Four in 10 UK companies expect that their annual trade with the European Union (EU) will fall in the coming year in comparison to pre-pandemic levels, new research has shown.
According to figures from the Institute of Directors (IoD), which surveyed 738 directors who are actively trading with the EU or have temporarily suspended trade, more than one-third anticipated no change over the year ahead. However, one in five believed that trade would increase.
The survey, which was conducted between 19 April and 10 May, also found that some 60% of British firms are still finding it challenging to adjust to new trading arrangements brought on by Brexit.
Britain's exit from the European Single Market on 1 January 2021 led to new trading rules with the EU that slowed the movement of goods and left some businesses struggling.
Customs changes, and the new non-tariff barriers across goods and services trade were cited among the biggest obstacles, the IoD said. These difficulties have also been exacerbated by the ongoing coronavirus pandemic.
During the first quarter of this year, a number of firms were treading water as restrictions lingered. Now that the UK economy is reopening, many are evaluating whether it remains viable for them to trade with the EU.
Watch: What is a credit rating and why does it matter?
It comes after the Institute published a report last week to set out a roadmap for cooperation between the UK and EU on a positive long-term global trade agenda. It argued that there is an urgent need to stabilise relationships with the EU to support traders.
“It has been a tumultuous time for UK firms with EU customers and supply chains. The double whammy of the pandemic and the costs of adjusting to new trading arrangements is likely to dampen trade with the bloc over the coming year at least,” Tej Parikh, IoD chief economist, said.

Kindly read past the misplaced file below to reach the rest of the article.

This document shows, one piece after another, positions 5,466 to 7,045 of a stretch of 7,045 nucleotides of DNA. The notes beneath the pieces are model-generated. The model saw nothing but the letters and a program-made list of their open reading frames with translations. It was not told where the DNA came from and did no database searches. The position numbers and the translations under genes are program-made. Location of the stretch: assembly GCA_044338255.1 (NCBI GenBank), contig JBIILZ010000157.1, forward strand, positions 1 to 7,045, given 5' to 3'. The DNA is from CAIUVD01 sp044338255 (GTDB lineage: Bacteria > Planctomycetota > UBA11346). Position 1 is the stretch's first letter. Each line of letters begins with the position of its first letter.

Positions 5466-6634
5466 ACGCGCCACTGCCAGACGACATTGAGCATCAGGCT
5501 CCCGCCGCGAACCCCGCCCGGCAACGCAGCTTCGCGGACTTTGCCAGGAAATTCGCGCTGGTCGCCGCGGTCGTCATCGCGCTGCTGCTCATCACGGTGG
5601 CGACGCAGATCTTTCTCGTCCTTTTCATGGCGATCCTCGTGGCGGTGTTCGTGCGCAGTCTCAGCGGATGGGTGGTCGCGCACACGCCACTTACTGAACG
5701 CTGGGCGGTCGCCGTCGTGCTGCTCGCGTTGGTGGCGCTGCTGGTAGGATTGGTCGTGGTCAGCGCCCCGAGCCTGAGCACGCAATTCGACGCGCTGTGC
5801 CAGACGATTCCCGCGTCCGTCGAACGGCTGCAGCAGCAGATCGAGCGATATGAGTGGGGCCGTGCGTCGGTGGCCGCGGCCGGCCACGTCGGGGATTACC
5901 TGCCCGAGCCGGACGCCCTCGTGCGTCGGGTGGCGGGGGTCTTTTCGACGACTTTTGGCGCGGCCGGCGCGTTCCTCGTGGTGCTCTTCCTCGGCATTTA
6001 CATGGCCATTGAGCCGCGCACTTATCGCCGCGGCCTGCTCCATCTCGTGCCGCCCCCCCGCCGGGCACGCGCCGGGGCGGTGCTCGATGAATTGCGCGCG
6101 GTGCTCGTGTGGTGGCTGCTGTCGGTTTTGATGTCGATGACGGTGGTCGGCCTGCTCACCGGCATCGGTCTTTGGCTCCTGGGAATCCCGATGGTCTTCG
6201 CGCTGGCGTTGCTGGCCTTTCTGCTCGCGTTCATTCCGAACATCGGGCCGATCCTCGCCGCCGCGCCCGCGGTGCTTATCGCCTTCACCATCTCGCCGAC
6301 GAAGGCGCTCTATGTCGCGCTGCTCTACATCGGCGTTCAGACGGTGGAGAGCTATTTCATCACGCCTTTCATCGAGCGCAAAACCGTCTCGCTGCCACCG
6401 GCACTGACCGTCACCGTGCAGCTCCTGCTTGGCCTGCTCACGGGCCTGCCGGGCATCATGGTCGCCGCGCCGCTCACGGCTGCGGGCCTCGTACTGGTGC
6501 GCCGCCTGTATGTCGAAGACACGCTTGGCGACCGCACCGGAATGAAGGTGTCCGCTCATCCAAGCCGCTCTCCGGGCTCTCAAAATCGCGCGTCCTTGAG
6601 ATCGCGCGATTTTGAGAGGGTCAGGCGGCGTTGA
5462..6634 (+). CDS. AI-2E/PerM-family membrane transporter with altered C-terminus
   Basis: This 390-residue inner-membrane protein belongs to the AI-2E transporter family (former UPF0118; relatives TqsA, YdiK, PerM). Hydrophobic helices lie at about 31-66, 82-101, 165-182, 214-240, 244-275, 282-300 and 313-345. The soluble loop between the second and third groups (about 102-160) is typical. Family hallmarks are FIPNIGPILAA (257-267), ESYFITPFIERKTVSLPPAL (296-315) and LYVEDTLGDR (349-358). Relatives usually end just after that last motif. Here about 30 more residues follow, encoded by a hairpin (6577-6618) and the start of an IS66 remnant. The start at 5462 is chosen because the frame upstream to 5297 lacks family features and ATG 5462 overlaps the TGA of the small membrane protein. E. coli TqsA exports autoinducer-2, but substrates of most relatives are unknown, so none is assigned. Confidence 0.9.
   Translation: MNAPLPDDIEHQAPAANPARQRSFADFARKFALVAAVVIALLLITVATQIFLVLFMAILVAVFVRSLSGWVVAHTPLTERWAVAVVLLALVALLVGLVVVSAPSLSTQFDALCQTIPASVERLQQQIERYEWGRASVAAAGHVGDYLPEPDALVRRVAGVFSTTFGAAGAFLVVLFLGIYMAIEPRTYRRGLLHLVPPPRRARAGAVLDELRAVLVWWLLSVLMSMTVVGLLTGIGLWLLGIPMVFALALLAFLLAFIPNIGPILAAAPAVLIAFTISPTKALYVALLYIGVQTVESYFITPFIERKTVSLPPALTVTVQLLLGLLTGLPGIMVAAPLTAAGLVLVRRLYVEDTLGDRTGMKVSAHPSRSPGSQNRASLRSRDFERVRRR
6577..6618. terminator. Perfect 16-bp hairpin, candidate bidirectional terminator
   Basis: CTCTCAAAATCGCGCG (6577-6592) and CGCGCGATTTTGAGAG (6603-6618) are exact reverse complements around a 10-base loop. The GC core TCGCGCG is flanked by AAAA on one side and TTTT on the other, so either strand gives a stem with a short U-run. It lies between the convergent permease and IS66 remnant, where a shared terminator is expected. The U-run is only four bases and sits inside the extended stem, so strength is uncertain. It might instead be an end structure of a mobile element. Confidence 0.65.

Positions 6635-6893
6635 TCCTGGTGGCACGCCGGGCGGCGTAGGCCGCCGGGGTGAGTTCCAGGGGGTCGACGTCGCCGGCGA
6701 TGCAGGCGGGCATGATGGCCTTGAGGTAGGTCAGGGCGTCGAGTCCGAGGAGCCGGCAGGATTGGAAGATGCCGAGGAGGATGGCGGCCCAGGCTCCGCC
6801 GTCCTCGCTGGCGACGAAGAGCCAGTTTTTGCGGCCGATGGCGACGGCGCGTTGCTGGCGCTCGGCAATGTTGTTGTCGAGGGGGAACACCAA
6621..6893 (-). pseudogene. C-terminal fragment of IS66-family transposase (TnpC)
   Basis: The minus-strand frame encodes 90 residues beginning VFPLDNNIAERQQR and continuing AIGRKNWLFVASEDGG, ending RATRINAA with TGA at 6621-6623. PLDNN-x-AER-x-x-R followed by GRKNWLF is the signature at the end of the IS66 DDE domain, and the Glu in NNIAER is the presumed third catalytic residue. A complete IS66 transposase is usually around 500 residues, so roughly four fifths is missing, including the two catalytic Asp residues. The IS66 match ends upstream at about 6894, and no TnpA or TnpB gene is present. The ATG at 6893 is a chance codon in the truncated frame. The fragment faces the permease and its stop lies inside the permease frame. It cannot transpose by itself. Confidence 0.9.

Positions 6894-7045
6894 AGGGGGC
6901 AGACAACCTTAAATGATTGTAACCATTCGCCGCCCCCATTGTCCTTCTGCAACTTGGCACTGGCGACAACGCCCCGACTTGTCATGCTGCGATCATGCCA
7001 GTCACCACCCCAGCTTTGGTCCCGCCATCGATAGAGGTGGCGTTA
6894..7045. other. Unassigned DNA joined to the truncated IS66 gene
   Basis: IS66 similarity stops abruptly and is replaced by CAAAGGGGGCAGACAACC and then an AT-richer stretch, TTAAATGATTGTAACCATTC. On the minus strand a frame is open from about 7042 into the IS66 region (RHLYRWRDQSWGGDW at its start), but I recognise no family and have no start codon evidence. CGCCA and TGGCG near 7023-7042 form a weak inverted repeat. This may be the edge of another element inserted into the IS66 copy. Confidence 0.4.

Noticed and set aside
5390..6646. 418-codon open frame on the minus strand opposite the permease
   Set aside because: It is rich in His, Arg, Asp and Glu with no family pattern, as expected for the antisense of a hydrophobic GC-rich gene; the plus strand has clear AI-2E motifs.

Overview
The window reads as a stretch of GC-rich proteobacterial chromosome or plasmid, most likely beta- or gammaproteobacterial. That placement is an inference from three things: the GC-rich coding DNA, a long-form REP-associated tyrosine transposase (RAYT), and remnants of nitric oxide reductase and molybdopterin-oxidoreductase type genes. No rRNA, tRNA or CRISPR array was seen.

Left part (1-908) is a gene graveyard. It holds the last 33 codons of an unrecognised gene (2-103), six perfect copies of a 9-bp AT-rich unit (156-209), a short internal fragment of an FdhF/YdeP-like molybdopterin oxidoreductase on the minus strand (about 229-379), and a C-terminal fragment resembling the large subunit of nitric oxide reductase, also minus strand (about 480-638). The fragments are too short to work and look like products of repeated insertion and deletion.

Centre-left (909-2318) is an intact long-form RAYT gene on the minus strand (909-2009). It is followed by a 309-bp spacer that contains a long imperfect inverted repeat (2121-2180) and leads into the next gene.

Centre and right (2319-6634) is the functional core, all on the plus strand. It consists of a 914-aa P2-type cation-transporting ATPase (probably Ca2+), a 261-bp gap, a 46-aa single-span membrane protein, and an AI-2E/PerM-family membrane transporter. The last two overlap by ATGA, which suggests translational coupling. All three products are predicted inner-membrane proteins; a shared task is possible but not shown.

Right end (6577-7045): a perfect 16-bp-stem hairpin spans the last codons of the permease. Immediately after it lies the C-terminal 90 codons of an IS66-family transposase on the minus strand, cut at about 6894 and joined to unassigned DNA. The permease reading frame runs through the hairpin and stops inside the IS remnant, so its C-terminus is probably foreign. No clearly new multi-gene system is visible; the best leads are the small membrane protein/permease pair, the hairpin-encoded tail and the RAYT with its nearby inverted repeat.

“Smaller traders have come through the past year with damaged balance sheets, and are currently finding it harder to justify the additional time and cost expended in exporting and importing across the channel.
“Many organisations are still getting their heads around customs changes and new non-tariff barriers. Snags in global supply chains and high shipping costs are also complicating things.”
Parikh also called on the UK government to do more to help traders, including widening support through schemes such as the SME Brexit Support Fund.
Earlier this month the Office for National Statistics (ONS) revealed that imports of goods from the rest of the world in the first quarter of 2021 were higher than EU imports for the first time since it began collecting data in 1997.
Trade with the EU fell by £18.4bn ($26bn) in the first three months of the year. Economists and analysts said it was unclear whether the shift would be permanent.
"With only one quarter of data available, and the ongoing pandemic and recession, it is too early to assess the extent to which this reflects short-term trade disruption or longer-term supply chain adjustments," the ONS said.
Many UK businesses also stockpiled goods at the end of 2020 for fear of disruption around the Brexit deadline, which also led to lower demand for imports at the start of the year.
Watch: What are freeports?